ABSTRACT: BACKGROUND AND AIM: Pancreatic ductal adenocarcinoma (PDAC) is characterized by aggressive biology and poor prognosis even after resection. Long-term survival is very rare and cannot be reliably predicted. Experimental data suggest an important role of epithelial-mesenchymal transition (EMT) in invasion and metastasis of PDAC. Tumor budding is regarded as the morphological correlate of local invasion and cancer cell dissemination. The aim of this study was to evaluate the biological and prognostic implications of EMT and tumor budding in PDAC of the pancreatic head. METHODS: Patients were identified from a prospectively maintained database, and baseline, operative, histopathological, and follow-up data were extracted. Serial tissue slices stained for Pan-Cytokeratin served for analysis of tumor budding, and E-Cadherin, Beta-Catenin, and Vimentin staining for analysis of EMT. Baseline, operative, standard pathology, and immunohistochemical parameters were evaluated for prediction of long-term survival (≥ 30 months) in uni- and multivariate analysis. RESULTS: Intra- and intertumoral patterns of EMT marker expression and tumor budding provide evidence of partial EMT induction at the tumor-host interface. Lymph node ratio and E-Cadherin expression in tumor buds were independent predictors of long-term survival in multivariate analysis. CONCLUSIONS: Detailed immunohistochemical assessment confirms a relationship between EMT and tumor budding at the tumor-host interface. A small group of patients with favorable prognosis can be identified by combined assessment of lymph node ratio and EMT in tumor buds.

5 Article Prognostic significance of Zinc finger E-box binding homeobox 1 (ZEB1) expression in cancer cells and cancer-associated fibroblasts in pancreatic head cancer. 2014

Bronsert, Peter / Kohler, Ilona / Timme, Sylvia / Kiefer, Selina / Werner, Martin / Schilling, Oliver / Vashist, Yogesh / Makowiec, Frank / Brabletz, Thomas / Hopt, Ulrich T / Bausch, Dirk / Kulemann, Birte / Keck, Tobias / Wellner, Ulrich F. ·Institute of Pathology, University Medical Center Freiburg, Freiburg, Germany; Comprehensive Cancer Center, Freiburg, Germany. Electronic address: peter.bronsert@uniklinik-freiburg.de. · Institute of Pathology, University Medical Center Freiburg, Freiburg, Germany. · Institute of Pathology, University Medical Center Freiburg, Freiburg, Germany; Comprehensive Cancer Center, Freiburg, Germany; German Cancer Consortium (DKTK) and German Cancer Research Center (DKFZ), Heidelberg, Germany. · Institute for Molecular Medicine and Cell Research, University of Freiburg, Freiburg, Germany. · Department of General, Visceral and Thoracic Surgery, University Medical Center Hamburg-Eppendorf, University of Hamburg, Hamburg, Germany. · Comprehensive Cancer Center, Freiburg, Germany; Clinic for General and Visceral Surgery, University Medical Center Freiburg, Freiburg, Germany. · German Cancer Consortium (DKTK) and German Cancer Research Center (DKFZ), Heidelberg, Germany; Clinic for General and Visceral Surgery, University Medical Center Freiburg, Freiburg, Germany. · Clinic for General and Visceral Surgery, University Medical Center Freiburg, Freiburg, Germany. · Clinic for General and Visceral Surgery, University Medical Center Freiburg, Freiburg, Germany; Clinic for Surgery, University Clinic Schleswig-Holstein Campus, Lübeck, Germany. ·Surgery · Pubmed #24929761.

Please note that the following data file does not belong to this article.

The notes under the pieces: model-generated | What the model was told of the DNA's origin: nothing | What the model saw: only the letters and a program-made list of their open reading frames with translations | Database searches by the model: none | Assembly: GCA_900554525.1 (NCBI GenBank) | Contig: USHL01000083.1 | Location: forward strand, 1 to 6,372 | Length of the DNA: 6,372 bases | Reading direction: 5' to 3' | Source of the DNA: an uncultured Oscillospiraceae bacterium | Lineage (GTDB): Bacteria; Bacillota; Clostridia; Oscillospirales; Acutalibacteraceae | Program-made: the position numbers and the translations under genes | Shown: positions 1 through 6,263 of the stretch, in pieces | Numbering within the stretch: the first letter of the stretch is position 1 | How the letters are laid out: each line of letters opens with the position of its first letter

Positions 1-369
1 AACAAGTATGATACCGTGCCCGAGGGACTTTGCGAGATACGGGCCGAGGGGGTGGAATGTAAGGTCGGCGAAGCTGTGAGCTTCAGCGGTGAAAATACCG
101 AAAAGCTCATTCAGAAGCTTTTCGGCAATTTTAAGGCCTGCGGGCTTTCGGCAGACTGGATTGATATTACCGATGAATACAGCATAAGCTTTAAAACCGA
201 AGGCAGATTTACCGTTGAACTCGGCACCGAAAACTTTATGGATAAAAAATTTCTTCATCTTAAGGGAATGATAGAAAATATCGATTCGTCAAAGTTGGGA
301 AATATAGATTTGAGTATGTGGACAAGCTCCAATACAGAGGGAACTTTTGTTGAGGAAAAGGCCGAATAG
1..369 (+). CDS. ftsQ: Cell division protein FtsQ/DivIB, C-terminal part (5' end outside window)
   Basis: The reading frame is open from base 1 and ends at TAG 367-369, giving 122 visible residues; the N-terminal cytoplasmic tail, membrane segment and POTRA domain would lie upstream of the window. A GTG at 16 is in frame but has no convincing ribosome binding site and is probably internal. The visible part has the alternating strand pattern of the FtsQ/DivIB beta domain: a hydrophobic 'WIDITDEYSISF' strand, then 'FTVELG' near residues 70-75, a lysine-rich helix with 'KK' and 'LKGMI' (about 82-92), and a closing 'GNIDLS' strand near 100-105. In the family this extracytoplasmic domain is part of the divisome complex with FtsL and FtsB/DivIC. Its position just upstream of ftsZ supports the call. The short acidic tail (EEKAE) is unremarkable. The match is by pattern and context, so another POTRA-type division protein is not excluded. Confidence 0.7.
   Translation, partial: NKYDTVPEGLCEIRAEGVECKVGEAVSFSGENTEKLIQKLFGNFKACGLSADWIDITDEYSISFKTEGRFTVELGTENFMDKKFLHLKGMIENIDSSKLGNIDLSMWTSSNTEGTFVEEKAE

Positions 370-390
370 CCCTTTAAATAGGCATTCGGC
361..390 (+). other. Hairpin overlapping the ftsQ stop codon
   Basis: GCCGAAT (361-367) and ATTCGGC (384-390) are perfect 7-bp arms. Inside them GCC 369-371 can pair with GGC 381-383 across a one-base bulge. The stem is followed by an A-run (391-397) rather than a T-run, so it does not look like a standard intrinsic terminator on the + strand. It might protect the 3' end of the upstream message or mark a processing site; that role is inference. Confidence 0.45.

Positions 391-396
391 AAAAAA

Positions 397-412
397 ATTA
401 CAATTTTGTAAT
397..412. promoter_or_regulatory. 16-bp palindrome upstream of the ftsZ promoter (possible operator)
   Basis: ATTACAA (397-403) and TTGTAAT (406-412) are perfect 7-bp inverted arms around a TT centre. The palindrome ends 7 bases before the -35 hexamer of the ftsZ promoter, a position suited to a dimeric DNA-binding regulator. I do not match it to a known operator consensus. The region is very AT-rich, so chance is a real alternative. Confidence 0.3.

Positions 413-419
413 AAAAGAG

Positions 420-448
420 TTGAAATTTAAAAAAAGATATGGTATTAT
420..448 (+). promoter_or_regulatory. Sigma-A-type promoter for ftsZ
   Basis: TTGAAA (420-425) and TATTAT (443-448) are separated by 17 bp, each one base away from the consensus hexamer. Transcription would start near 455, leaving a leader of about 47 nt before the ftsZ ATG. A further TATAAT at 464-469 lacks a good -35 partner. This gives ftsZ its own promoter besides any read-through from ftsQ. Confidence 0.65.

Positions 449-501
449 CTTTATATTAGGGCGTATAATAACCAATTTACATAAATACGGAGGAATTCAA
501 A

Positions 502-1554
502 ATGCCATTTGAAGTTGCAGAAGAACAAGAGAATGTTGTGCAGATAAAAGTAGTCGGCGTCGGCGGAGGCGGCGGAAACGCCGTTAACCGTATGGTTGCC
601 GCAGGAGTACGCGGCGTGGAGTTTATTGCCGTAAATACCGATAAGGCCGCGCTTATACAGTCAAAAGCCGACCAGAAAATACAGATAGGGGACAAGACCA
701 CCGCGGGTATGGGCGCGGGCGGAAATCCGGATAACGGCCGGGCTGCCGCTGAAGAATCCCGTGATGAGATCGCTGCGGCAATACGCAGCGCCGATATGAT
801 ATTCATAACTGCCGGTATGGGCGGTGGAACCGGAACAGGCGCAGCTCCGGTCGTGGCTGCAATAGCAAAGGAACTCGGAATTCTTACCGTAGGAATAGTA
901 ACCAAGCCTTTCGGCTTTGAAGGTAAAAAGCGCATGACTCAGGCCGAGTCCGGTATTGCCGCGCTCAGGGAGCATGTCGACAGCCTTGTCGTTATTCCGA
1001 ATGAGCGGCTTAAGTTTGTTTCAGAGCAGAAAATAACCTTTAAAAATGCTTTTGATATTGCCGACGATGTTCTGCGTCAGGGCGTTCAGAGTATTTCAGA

ABSTRACT: BACKGROUND: Pancreatic ductal adenocarcinoma (PDAC) is characterized by an aggressive biology and poor prognosis. Experimental evidence has suggested a role for the transcriptional repressor Zinc finger E-box binding homeobox 1 (ZEB1) in epithelial-mesenchymal transition, invasion, and metastasis in PDAC. ZEB1 expression has been observed in cancer cells as well as stromal fibroblasts. Our study aimed to evaluate the prognostic value of ZEB1 expression in PDAC tissue. METHODS: Patient baseline and follow-up data were extracted from a prospectively maintained database. After clinicopathologic re-review, serial sliced tissue slides were immunostained for ZEB1, E-cadherin, vimentin, and pan-cytokeratin. ZEB1 expression in cancer cells and adjacent stromal fibroblasts was graded separately and correlated to routine histopathologic parameters and survival after resection. RESULTS: A total of 117 cases of PDAC were included in the study. High ZEB1 expression in cancer cells and in stromal cancer-associated fibroblasts was associated with poor prognosis. There was also a trend for poor prognosis with a lymph node ratio of greater than 0.10. In line with its role as an inducer of epithelial-mesenchymal transition, ZEB1 expression in cancer cells was positively correlated with Vimentin expression and negatively with E-Cadherin expression. In multivariate analysis, stromal ZEB1 expression grade was the only independent factor of survival after resection. CONCLUSION: Our data suggest that ZEB1 expression in cancer cells as well as in stromal fibroblasts are strong prognostic factors in PDAC. Stromal ZEB1 expression is identified for the first time as an independent predictor of survival after resection of PDAC. This observation suggests that therapies targeting ZEB1 and its downstream pathways could hit both cancer cells and supporting cancer-associated fibroblasts.